Brotherton & Weekping Indian Communities of NJ

Federal Court Action

Tennent's Account of Move from Cranbury (Bethel) to Brotherton
1759 Map of Proposed Layout of Brotherton
Pictures of Brotherton
Primary Documents Related to Brotherton Indians
Native Men in the French & Indian War
Brotherton in 1761 & 1795
Message from the Brothertons to the Ohio Indians, 1767
Removal to New York, 1793 - 1803
Robert Skikkit - And Indian Soldiers of the Revolution
Weekping or Coaxen
Pictures of Weekping/Coaxen
Indian Rules of Descent of Lands
The Will of Charles Moolis & Legal Action to Stop It
The Court Battle over Moolis's Will
Court Action in Trenton
Confused Tenants & Powers of Attorney
State Control of Weekping
Efforts at Compromise at Weekping
Petition of the Indians, 1817
1819 Letter to the President
Federal Court Action
The Loss of Weekping
Miscellaneous Documents
Occum, Quakers, Moravian Texts & More
Books for sale
Guest Book

Copy of Legal Services Contract, ca. 1818:

Whereas a suit has been Instituted and is now pending in the District Court of the United States for the State of New Jersey, in which Josiah Foster, of the State of Pennsylvania, late of N: Jersey is Plaintiff, for the recovery of certain lands devised to the Said Plaintiff by Charles Moolis, and whereas the said Josiah Foster has constituted David Jones of he City of Philidelphia, and Burr Woolman of Burlington New Jersey his lawful attornies for prosecuting the said suit. -

Now I the said Josiah Foster, in consideration of the Services rendered and to be rendered and the Expenses incurred by the said attornies in prosecuting said suit, do hereby authorize and empower them to retain in their hands for their own use and bihoof, in the event of Judgment being rendered in the laboru in my [cause], the sum of one thousand Dollars otherwise they are to receive no compensation for their Services -

And it is expressly understood and agreed between the said Josiah Foster Plaintiff as above said, and his attornies so constituted and appointed, that the before mentioned one thousand dollars shall be full & complete satisfaction and compensation for sevices to render as well as all costs of suit (except council and attornies fees) but every other expense that has or may occur in prosecuting the said claim.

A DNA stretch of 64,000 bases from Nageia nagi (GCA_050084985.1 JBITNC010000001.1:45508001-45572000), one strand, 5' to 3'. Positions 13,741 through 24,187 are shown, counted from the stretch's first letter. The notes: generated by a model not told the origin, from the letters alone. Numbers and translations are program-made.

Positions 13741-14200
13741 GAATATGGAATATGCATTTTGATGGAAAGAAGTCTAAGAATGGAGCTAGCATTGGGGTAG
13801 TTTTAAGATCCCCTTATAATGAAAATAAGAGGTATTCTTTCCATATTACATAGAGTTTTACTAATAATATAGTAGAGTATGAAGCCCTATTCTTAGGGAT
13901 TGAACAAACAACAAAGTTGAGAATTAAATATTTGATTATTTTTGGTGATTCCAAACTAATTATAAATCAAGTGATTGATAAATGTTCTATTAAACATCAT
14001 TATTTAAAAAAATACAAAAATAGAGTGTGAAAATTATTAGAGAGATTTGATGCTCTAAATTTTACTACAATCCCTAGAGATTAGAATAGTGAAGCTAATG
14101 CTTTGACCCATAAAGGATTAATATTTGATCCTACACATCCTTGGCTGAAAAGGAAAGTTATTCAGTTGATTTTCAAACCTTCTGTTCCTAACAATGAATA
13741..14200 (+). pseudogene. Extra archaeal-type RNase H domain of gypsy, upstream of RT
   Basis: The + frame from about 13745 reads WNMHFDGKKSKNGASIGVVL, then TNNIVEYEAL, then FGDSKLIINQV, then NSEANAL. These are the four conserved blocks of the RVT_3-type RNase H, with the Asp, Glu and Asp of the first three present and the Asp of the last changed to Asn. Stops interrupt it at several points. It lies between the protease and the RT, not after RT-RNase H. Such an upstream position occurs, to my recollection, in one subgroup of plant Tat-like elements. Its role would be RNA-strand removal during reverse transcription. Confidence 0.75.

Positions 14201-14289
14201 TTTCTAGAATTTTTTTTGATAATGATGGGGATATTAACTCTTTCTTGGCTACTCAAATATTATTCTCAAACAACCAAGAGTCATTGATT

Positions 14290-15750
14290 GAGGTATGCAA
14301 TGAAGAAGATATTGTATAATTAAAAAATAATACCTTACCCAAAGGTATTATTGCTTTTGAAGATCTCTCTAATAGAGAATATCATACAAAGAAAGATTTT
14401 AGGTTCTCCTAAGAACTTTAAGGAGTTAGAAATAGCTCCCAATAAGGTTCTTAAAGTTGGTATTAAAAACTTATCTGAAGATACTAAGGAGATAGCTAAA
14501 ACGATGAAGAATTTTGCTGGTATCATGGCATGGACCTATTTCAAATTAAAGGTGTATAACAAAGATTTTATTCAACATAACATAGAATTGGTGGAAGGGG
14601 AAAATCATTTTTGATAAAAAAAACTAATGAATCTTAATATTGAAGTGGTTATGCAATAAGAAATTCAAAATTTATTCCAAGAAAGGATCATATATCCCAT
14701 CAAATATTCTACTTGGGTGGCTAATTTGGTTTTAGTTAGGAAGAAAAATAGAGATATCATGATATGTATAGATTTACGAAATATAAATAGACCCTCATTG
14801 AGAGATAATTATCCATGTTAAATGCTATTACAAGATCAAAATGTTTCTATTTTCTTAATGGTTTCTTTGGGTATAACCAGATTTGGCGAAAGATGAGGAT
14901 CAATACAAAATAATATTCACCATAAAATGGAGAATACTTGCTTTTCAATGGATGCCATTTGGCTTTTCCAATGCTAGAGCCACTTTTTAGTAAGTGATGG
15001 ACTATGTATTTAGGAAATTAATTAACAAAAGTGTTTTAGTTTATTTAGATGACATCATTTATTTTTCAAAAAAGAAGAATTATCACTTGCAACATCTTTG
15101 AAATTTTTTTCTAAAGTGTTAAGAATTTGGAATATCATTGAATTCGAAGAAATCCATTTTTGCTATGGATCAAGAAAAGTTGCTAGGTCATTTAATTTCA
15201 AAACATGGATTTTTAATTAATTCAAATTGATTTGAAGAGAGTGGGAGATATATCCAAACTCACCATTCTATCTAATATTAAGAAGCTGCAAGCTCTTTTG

Witness’s                                                      Seal

Notes on the Foster family connections related to these documents:

Josiah Foster was a prominent member at the Evesham Monthly Meeting (Society of Friends, or Quakers).  The following his a short review of his family tree.  You'll note that his son-in-law was David Jones, and the 1819 letter below was written by Benjamin Hollinshead, his grandson by his daughter Hannah.  The world of the Friends was very small in colonial New Jersey, and Foster's claim on the Weekping tract set many of his fellow Friends strongly against him, including Enoch Evans and Bethuel Moore, other members of the same Meeting.

Josiah Foster from Rhode Island, b. 1682 d.         married Amy Bordon (of Bordentown fame) b. 1685:  their son,

William Foster, b. December 1706/07, d. 1778; m. 1729 to Hanna Core, b. 1710;  their children:

Sarah b. 1729   Elizabeth b. 1731  Hannah b. 1734  Rebecca b. 1736  Amy b. 1738  Mary b. 1740  Josiah b. 1743   Martha b. 1745  Abigal b. 1747  Phebe b. 1741  William b. 1751   Lydia b. 1757

Josiah Foster, b. 1743 (he was 35 when his father William Foster, the Indian Commissioner, died)     married Rachel Burr b. 1743;  their children:

1.Hannah, b. 1768 married Edmund Holling[g]shead in 1789 and their children were Rachel (b. 1790), Josiah (b. 1791) Benjamin (b. 1794) and Mary (b. 1795).  Benjamin is the author of the letter appearing below.

2. Mary, b. 1770, married Samuel Clements

3. Rebecca, b. 1772 married David Jones in 1797 (David was Foster's attorney in the litigation)

4. Lydia, b. 1775 married Richard Sheppard in 1797

5. Rachel, b. 1778

All of these records come from the monthly minutes of the Burlington County monthly meetings.


Court Papers from Federal District Court, New York to be added:


Letter from Foster's Grandson on the Outcome of the Trial:

Burlington 10 Mo. 7. 1819   fifth day evening

Dear Grandfather,

It is with proud satisfaction I am enabled to inform you that the trial is ended and thee is Victorious!

The Judge delivered his Charge to the Jury yesterday about noon, in which he explained his opinion decidely that the will was a good one. - This was the only matter of doubt in the minds of the Jury.

The judge having settled the first question, the Jury returned their verdict in a very few minutes.

As to the validity of the will, they had not the least hesitation (as they afterwards said) throughout the whole course of the trial - Not a solitary fact was produced to prove to the Contrary - and this investigation, I trust has satisfied every unprejudiced mide of the purity and integrity of thy Conduct -

I went up on Wed [?] day & Continued there till the close of the trial, after the Judge had delivered his Charge they abandoned the cause as helpless - there appeared to be no acrimony among the opposite parties, and I presume that all Contention will cease. We parted in good humour. Further particulars must be deferred for verbal communication - I wrote a letter this morning buth the steam boat left me. I however forwarded it this evening via Phil.a and it will probably reach thee tomorrow but as it was not certain when it would get to hand and a favorable opportunity offering to send one direct had induced me to write [ ] [ ] - With my warm Congratulations on the honorable termination of a suit which has ended in the total discomfiture of envy and malevolence, and has established thy repution on a pedastal that never can be shaken. I remain very sincerely Thine.

Benj M Hollinshead     In great haste

[on reverse:]     Josiah Foster       Haddonfield         Particular

American Indian Research